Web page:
On this Earth Day, I’m thinking about the green efforts of students at two schools with appropriately earthy names: The Park School in Brookline, Massachusetts, and The Garden School in New York City.
The Park School
When fourth-grade teacher Ted Wells noticed that more than 50 catalogs arrived at his school each day, a project was born. He and his colleagues at the school went about canceling those catalogs. There was so much work involved, that they got their students in on the act too. That led to a 30-day challenge and the ultimate cancellation of more than 4,000 catalogs. Consider the future catalogs un-mailed as a result of those cancellations, and I think you’ll agree that those students made quite an impact.
To learn more about this and other programs at The Park School, check out these resources:
The Garden School
According to Dr. Richard Marotta, the headmaster of the Garden School in Jackson Heights, Queens (New York City), the key is “starting early to make green habits stick.” This year, Marotta tells us that students at the Garden School are participating in four Earth-focused programs:
What fun or educational “green” things are you doing this Earth Day (or all year long)? Please post a comment below to share ideas you’ve used or heard about so others might benefit from your experience.
Thursday, April 16, 2009
I’ve always been a firm believer that skills reinforced regularly are skills that stick.
When I taught third grade, my students entered the classroom every a.m., hung up their coats, then grabbed their “Daily Numbers” worksheets and put their pencils to work. The Daily Numbers sheets presented ten math problems -- word problems, calculations, greater than or less than equations, telling time, making change, place value… The sheets were corrected on the spot so students got immediate feedback (and second chances to earn a perfect score). In the course of a week, the kids practiced every skill they’d been taught at least twice; many skills were practiced daily. That every-day reinforcement was quick, fun, and painless. Every student started the day on a successful note.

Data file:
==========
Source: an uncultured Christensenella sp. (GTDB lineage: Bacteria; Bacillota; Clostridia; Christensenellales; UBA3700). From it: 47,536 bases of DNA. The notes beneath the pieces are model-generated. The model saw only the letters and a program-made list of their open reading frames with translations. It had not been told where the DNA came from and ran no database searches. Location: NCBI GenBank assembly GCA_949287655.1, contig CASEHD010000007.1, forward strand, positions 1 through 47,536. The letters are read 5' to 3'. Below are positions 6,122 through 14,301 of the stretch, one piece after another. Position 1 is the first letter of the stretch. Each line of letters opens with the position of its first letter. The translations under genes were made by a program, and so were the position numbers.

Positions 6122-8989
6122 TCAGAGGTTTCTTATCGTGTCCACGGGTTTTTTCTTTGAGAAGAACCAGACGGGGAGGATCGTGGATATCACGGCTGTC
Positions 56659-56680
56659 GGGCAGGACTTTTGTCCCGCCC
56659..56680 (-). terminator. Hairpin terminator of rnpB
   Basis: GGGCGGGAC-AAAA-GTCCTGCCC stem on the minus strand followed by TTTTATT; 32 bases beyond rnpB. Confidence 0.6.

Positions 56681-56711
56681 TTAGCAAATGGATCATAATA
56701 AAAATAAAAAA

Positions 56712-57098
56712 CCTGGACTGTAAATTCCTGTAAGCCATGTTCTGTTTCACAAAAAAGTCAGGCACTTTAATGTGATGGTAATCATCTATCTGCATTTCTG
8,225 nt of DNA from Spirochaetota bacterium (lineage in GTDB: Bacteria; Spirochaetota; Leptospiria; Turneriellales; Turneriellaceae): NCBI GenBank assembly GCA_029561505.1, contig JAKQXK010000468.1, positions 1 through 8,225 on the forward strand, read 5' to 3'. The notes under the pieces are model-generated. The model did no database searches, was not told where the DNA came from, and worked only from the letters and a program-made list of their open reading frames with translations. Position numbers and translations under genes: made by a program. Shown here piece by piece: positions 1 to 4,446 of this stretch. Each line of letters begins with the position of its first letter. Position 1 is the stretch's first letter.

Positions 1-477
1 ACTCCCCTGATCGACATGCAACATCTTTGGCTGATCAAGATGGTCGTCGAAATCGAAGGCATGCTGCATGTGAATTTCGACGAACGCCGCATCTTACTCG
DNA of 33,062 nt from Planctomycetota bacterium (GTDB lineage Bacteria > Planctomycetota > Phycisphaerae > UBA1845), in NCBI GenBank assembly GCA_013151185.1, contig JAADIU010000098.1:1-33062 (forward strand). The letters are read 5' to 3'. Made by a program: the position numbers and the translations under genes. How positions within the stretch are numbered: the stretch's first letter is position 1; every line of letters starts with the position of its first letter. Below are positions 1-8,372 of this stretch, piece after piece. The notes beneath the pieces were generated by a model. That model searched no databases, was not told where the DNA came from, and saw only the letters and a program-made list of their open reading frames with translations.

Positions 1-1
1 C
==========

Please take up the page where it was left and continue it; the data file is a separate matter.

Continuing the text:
Another of my students’ daily stops was at the Reading Skills Center. There they took from the wall a laminated card and practiced a skill they’d been taught. The cards were colorful and handmade. Other than that, there was nothing special about them. They weren't all that different from a standard workbook page. Just a different format. One more way to push practice their way.
And I knew the daily-practice approach was paying off.
I saw it in their work.
I saw it in their writing.
And I saw the feelings of pride and success in their faces.
Each year, my students took a battery of tests. One test established their abilities; the others measured skill mastery. I knew the daily practice would help my students do well on their tests, but that was confirmed the day the superintendent stopped by to tell me that my class was the only class in town (nine elementary schools) in which every third grader was working at or above his or her ability.
I can’t say that I was surprised.
I knew the kids would score well because they frequently practiced every single skill they might face on those tests.
Hammer the Grammar
I was reminded of my experiences with every-day practice today as I read about a great program that teachers in one North Carolina middle school created. The program, “Hammer the Grammar,” was a school-wide effort to take the pain out of grammar instruction. Colorful grammar posters were displayed around the school. Weekly lessons were planned and taught -- and reinforced in every class. Kids were stopped in hallways and between classes and in the lunch line... and offered quick opportunities to respond to grammar challenges -- and win prizes! “Hammer the Grammar” T-shirts were proudly worn by students and staff alike. Everybody particpated!